This evening/morning we heard a short piece of the sermon that St. Peter preached on Pentecost day.  He refers in it to God’s call thru Jesus Christ given to Israel and “to all those far off” to be saved by having their sins forgiven.

Today is World Day of Prayer for Vocations, which is observed every year on the 4th Sunday of Easter, when the gospel always focuses on Jesus as the Good Shepherd.  But vocation has a wider meaning than being a priest, deacon, sister, or brother, someone who shepherds God’s flock in the distinct way of a consecrated vocation.  The wider sense of vocation is “a call from God,” and we just heard St. Peter speak of that:  God calls people to salvation.  The 1st call that you and I, every one of us, received is the call to follow Jesus Christ as his disciple.  The promise of salvation thru the cross and resurrection of Jesus and thru the gift of the Holy Spirit is given to all who accept the Word of God, accept Baptism, accept Jesus as their Lord (2:38).

After that general call or vocation to discipleship, God gives every Christian a more particular call.  You probably have heard, at some point, about the vocations of ordained ministry, religious life, marriage, and single life.

Ordained ministry, as you know, includes the offices of deacon, priest, and bishop.  “Ministry” means service.  “Office” means duty or responsibility.  God chooses some men, after the example of Jesus, to carry on Jesus’ mission of preaching the Word of God and of sanctifying their sisters and brothers by leading them in worship and celebrating Christ’s sacraments.  It’s a beautiful, challenging vocation that’s necessary for the life of Christ’s Church.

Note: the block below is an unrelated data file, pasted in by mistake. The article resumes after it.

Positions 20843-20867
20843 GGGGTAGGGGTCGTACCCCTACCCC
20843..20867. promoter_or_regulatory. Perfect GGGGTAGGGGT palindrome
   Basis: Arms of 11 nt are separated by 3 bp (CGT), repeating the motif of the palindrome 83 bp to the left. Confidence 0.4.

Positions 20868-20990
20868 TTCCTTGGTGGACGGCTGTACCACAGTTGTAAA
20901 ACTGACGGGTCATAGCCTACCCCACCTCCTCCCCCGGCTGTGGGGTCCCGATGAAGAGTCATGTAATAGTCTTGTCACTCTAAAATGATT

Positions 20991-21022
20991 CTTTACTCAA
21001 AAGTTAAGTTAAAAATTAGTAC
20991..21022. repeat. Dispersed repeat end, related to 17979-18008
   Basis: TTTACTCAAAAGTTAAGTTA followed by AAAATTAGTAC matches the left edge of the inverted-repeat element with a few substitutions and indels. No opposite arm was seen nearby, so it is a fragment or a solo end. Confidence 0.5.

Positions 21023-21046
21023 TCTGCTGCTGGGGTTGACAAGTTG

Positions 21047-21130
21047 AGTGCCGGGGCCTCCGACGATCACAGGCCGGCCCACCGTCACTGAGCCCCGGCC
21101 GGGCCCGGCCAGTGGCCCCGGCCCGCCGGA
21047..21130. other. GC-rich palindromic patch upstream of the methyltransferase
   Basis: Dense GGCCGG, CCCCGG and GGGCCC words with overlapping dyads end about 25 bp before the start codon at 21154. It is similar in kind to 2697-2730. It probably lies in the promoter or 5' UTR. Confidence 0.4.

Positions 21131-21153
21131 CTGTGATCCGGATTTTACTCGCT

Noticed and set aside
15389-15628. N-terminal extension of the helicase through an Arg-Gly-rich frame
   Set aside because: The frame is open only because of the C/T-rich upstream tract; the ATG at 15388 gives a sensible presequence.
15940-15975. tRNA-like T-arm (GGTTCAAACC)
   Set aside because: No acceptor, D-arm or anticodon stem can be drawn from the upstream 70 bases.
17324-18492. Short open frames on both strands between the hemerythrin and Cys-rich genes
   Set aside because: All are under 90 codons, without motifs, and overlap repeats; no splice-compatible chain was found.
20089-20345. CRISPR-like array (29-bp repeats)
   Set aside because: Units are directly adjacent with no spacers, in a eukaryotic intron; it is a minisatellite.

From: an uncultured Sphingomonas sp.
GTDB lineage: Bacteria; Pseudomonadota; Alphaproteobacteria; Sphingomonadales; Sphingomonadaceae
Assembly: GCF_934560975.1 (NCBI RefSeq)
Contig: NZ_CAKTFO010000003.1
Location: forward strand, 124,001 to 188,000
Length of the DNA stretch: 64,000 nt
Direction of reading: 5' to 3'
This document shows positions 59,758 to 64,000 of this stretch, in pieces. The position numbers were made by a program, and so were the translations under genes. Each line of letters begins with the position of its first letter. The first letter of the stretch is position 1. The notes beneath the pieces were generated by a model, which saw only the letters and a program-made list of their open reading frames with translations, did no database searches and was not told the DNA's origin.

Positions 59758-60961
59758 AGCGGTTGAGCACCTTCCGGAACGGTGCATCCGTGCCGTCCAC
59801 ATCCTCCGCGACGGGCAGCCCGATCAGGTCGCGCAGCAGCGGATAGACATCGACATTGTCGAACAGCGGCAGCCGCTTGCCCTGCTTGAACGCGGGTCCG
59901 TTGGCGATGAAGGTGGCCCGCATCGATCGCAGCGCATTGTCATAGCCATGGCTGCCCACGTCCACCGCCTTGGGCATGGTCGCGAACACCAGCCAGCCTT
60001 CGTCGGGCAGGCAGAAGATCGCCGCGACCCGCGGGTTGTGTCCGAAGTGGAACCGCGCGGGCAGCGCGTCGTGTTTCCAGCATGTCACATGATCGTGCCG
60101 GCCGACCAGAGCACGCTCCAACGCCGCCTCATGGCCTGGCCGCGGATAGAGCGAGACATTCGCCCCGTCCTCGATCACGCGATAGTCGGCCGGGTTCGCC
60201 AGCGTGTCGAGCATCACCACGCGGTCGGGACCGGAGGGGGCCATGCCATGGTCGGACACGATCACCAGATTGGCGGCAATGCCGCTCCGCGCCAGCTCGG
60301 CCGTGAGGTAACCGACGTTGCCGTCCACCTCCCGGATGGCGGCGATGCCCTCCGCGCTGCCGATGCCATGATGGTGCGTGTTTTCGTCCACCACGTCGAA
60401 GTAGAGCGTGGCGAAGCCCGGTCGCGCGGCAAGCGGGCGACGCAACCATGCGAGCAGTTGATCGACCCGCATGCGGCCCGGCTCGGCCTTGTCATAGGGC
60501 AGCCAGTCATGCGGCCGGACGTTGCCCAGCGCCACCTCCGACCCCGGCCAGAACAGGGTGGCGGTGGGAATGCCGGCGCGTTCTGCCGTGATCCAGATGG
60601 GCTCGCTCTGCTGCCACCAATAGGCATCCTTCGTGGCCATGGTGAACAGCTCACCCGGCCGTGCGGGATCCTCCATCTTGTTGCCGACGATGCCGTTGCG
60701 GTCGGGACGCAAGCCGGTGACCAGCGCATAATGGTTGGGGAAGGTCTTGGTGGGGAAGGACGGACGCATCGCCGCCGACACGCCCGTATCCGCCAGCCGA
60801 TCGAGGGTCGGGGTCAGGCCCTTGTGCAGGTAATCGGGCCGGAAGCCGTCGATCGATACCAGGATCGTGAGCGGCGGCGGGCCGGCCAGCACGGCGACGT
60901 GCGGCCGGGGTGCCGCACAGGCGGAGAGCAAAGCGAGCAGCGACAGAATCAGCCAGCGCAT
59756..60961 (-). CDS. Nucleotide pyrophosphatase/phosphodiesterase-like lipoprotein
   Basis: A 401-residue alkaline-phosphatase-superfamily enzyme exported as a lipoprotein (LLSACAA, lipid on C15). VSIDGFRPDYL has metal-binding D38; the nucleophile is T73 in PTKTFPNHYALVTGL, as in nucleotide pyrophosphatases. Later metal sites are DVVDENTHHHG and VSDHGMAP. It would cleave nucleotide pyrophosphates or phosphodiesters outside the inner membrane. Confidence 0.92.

Religious life, or more broadly speaking, consecrated life, is a special call given to both women and men to live their baptismal vocation in a radical fashion, totally dedicated to God, usually by vows of obedience, chastity, and poverty, usually but not always within a community of peers:  monks, nuns, priests, or brothers, such as Benedictines, Franciscans, Christian Brothers, Sisters of Charity, or Salesians.  But there are also consecrated men and women who live independently in what are known as secular institutes or as consecrated virgins or as hermits.  This isn’t the time to go into detail (and please don’t Google till you’re out of church!).  2 examples of independent consecrated life are St. Catherine of Siena and St. Rose of Lima.